High-pressure researchers, including Carnegie’s Ho-kwang (Dave) Mao, have now modeled three hydrogen-dense metal alloys and found there are pressure and temperature trends associated with the superconducting state—a huge boost in the understanding of how this abundant material could be harnessed. Computer modeling indicates that superconductivity for trihydrides (Hydrogen compounds with 3 hydrogens) set in at pressures between roughly 100,000 to 200,000 times atmospheric pressure at sea level (10 to 20 GPa), which is an order of magnitude lower (ten times less) than the pressures for related compounds that bind with four hydrogens instead of three. the hope has been that metallic superconducting hydrogen could be a room temperature superconductor.
Physicists have long wondered whether hydrogen, the most abundant element in the universe, could be transformed into a metal and possibly even a superconductor—the elusive state in which electrons can flow without resistance. They have speculated that under certain pressure and temperature conditions hydrogen could be squeezed into a metal and possibly even a superconductor, but proving it experimentally has been difficult.
Scientists have found that in addition to chemical manipulation to raise the transition temperature, superconductivity can also be induced by high pressure. Theoretical modeling is very helpful in defining the characteristics and pressures that can lead to high transition temperatures. In this study, the scientists modeled basic properties from first principles—the study of behavior at the atomic level—of three metal hydrides under specific temperature, pressure, and composition scenarios. Metal hydrides are compounds in which metals bind to an abundance of hydrogen in a lattice structure. The compounds were scandium trihydride (ScH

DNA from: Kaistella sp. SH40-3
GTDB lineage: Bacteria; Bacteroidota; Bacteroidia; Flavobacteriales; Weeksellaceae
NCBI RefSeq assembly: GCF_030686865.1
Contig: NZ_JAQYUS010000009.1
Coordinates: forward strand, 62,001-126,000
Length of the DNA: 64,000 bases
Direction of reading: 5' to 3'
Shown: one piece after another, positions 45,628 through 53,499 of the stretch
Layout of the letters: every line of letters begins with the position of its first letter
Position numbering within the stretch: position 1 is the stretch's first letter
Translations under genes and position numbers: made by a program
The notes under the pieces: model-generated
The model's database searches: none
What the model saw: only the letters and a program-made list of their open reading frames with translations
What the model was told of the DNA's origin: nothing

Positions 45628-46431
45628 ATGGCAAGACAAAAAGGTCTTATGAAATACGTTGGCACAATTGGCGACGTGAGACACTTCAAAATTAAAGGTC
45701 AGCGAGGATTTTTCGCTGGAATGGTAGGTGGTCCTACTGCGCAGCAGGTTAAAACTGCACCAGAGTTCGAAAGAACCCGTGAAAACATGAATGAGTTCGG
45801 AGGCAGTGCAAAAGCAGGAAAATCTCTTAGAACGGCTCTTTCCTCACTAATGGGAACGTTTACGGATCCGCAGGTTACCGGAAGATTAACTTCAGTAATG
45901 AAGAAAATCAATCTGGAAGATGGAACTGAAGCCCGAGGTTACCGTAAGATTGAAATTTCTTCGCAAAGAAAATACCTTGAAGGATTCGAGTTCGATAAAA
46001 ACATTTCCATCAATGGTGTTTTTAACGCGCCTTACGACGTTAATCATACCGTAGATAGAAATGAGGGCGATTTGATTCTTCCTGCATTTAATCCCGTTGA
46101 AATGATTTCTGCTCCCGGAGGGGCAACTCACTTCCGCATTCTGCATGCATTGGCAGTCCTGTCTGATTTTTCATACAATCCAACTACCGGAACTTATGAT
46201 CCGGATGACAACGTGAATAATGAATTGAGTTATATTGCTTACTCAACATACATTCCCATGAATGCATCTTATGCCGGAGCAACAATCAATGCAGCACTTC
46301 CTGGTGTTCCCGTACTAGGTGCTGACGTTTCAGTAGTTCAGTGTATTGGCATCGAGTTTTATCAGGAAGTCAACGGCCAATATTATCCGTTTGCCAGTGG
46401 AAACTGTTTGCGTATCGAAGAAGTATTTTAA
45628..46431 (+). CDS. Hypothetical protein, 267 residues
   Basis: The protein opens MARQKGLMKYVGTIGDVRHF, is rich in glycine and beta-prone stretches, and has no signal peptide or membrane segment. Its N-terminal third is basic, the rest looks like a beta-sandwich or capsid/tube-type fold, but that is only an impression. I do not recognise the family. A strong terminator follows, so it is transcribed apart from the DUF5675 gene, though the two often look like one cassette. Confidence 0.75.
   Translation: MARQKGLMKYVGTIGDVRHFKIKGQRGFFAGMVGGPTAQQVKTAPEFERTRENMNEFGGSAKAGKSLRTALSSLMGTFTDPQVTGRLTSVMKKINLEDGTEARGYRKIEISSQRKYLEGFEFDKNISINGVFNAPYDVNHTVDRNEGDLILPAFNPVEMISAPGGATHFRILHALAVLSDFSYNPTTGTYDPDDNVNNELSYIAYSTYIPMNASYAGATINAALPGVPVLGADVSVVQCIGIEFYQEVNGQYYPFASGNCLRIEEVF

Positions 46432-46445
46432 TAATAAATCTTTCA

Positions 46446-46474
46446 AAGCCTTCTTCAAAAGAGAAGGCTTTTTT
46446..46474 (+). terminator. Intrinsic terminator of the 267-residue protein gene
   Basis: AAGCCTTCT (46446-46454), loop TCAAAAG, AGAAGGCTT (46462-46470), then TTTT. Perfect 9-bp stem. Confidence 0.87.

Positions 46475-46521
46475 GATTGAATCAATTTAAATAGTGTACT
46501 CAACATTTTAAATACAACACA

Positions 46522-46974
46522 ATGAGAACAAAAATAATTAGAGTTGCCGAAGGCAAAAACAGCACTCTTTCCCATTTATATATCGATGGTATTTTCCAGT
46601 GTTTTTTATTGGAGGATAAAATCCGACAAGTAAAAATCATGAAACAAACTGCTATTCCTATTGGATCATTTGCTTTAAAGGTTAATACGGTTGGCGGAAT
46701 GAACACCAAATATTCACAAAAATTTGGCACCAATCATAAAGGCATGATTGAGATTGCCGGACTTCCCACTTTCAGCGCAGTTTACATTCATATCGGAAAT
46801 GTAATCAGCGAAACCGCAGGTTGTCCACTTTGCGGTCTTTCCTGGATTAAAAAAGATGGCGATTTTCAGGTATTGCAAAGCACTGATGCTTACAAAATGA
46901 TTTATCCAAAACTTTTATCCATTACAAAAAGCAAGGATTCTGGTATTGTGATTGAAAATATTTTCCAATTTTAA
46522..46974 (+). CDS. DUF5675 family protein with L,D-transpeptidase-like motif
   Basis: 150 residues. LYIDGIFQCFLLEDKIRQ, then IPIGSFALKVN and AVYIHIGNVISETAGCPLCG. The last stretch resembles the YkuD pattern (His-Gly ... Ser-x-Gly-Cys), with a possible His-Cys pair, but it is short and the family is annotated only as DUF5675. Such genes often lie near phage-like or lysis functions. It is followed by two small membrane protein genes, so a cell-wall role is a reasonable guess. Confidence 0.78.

3),yttrium trihydride (YH3) and lanthanum trihydride (LaH3).
“We found that superconductivity set in at pressures between roughly 100,000 to 200,000 times atmospheric pressure at sea level (10 to 20 GPa), which is an order of magnitude lower than the pressures for related compounds that bind with four hydrogens instead of three,” remarked Mao, of Carnegie’s Geophysical Laboratory. Lanthanum trihydride stabilized at about 100,000 atmospheres and a transition temperature of – 423°F (20 Kelvin), while the other two stabilized at about 200,000 atmospheres and temperatures of -427 °F (18 K) and -387 °F (40 K) for ScH3 and YH3 respectively.
The long-standing prediction that hydrogen can assume a metallic state under high pressure, combined with arguments put forward more recently that this state might even be superconducting up to high temperatures, continues to spur tremendous research activities toward the experimental realization of metallic hydrogen. These efforts have however so far been impeded by the enormous challenges associated with the exceedingly large required pressure. Hydrogen-dense materials, of the MH4 form (where M can be, e.g., Si, Ge, or Sn) or of the MH3 form (with M being, e.g., Al, Sc, Y, or La), allow for the rather exciting opportunity to carry out a proxy study of metallic hydrogen and associated high-temperature superconductivity at pressures within the reach of current techniques. At least one experimental report indicates that a superconducting state might have been observed already in SiH4, and several theoretical studies have predicted superconductivity in pressurized hydrogen-rich materials; however, no systematic dependence on the applied pressure has yet been identified so far. In the present work, we have used first-principles methods in an attempt to predict the superconducting critical temperature (Tc) as a function of pressure (P) for three metal-hydride systems of the MH3 form, namely ScH3, YH3, and LaH3. By comparing the obtained results, we are able to point out a general trend in the Tc-dependence on P. These gained insights presented here are likely to stimulate further theoretical studies of metallic phases of hydrogen-dense materials and should lead to new experimental investigations of their superconducting properties.